DIP 1023--Resolution of Template Alias Formal Parameters in Template Functions--Community Review Round 1

ag0aep6g anonymous at example.com
Wed Sep 11 14:14:31 UTC 2019

On 11.09.19 13:49, Stefanos Baziotis wrote:
> On Wednesday, 11 September 2019 at 05:32:22 UTC, ag0aep6g wrote:
>> A "template alias" is nothing but a (simple) template that resolves to 
>> an alias.
>> This:
>>     alias Foo(T) = ...;
>> is just short for this:
>>     template Foo(T) { alias Foo = T; }
>> They are exactly the same thing to the compiler.
> We should be more precise here. 2 things that are semantically the same
> might not be the same for the compiler (and the compiler's job is to handle
> them as the same).

Ok, sure. The difference is in syntax. It's the compiler's job to 
interpret the shorthand variant exactly like the longhand.

> A trivial example is this:
> ```
> alias my_int = int;
> my_int x;
> ...
> ```
> my_int and int are semantically exactly the same, but to the compiler 
> they're
> not. The compiler has to do work to handle them as the same.

And it might make sense to focus on that difference if you're writing a 
DIP that changes the meaning of `alias`. But if you're writing a DIP 
that changes the meaning of `int`, then we expect that is also applies 
to `my_int`.

So unless your DIP states that it changes the meaning of the alias 
template shorthand syntax, we expect that it also works with the longhand.

> I'm not saying that in your example they are or not, because I don't 
> know / remember. You might do though.
> But this is an important distinction. As far as I remember, they're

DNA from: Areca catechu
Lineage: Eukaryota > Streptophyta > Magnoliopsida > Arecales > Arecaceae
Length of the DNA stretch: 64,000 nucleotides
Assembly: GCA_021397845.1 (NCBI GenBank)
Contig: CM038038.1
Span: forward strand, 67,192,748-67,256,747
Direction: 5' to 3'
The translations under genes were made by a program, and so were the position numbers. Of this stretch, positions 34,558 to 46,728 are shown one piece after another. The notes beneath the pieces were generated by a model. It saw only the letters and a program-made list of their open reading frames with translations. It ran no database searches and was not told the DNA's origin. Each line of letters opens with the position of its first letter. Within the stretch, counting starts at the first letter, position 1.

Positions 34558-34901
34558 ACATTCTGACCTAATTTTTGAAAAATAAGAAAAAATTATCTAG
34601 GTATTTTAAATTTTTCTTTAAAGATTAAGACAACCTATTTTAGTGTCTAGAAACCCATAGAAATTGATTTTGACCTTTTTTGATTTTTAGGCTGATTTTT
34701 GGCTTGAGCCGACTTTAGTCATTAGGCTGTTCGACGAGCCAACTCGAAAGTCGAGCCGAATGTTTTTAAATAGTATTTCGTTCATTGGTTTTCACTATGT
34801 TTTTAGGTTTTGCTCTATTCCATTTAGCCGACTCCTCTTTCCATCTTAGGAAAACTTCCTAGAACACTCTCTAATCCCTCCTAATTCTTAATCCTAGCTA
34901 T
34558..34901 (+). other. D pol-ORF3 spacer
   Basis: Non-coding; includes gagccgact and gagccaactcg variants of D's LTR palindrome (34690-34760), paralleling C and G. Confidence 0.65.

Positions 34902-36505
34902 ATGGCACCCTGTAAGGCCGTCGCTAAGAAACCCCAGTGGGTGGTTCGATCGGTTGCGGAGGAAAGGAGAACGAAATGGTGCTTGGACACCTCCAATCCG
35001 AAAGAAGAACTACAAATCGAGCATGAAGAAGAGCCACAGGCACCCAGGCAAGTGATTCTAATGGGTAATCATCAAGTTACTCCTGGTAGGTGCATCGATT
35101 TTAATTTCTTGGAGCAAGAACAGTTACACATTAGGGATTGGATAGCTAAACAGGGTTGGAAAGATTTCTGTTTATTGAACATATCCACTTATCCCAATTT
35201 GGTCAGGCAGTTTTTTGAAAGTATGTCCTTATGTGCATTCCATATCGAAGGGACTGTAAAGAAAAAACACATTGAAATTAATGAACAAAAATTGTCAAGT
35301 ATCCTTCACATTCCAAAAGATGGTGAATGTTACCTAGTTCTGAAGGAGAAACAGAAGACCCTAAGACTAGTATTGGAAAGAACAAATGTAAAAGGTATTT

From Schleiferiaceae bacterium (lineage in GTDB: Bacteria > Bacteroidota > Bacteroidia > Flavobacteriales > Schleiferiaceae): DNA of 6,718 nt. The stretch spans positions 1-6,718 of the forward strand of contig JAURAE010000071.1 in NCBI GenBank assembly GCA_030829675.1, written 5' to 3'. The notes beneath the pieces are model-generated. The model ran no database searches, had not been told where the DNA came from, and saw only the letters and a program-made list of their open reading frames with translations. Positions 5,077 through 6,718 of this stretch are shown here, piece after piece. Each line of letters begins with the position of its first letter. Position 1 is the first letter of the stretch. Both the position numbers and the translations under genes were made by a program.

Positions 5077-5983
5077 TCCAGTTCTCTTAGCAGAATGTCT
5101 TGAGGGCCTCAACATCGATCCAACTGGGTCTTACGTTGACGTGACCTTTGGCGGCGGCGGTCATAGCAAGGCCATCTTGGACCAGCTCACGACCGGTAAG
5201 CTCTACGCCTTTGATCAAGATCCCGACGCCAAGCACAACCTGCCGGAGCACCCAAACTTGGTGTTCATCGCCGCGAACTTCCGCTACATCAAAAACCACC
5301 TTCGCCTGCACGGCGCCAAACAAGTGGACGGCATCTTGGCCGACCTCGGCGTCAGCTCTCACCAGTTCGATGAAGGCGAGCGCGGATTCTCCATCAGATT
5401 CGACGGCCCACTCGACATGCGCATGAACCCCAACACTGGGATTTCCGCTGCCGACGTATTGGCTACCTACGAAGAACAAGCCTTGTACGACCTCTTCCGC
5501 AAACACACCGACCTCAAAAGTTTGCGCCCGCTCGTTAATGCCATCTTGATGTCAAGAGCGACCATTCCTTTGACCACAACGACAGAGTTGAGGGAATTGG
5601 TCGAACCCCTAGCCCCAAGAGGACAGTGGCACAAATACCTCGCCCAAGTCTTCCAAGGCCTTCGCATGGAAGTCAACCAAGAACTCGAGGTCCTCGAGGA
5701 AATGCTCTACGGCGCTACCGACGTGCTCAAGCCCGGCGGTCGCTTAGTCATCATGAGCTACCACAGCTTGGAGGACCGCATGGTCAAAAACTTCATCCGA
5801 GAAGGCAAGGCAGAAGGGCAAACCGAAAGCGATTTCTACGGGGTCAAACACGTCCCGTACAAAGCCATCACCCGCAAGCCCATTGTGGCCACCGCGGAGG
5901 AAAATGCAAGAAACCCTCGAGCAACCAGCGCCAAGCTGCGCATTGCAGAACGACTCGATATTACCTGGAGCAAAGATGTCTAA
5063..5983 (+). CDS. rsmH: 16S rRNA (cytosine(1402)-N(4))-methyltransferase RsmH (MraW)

> not handled as the same and I wouldn't think that they're handled the same
> as well.

As far as I understand, you suspect a semantic difference. If that's so, 
you're simply mistaken.

> As another point, and this is the only important thing to a DIP (aka formal
> specification): 2 things might be semantically the same but not formally
> the same. The example above is in that category. The one is an alias 
> declaration
> and the other a built-in type. But the specification should say that they
> should be handled the same.

I'm not sure what "formally the same" would entail. Syntactically, the 
two variants are different (obviously). But that's it. Semantically, the 
shorthand is defined to mean whatever the longhand means [1].

> As far as I'm concerned, your example is a template declaration that 
> resolves
> to an alias declaration, which is different from an alias declaration.

Syntactically, `template Foo(T) { alias Foo = T; }` is called a 
"TemplateDeclaration". Semantically, it declares a template.

Syntactically, `alias Foo(T) = T;` is called an "AliasDeclaration". 
Semantically, it also declares a template. It doesn't declare an alias.

[1] https://dlang.org/spec/template.html#alias-template

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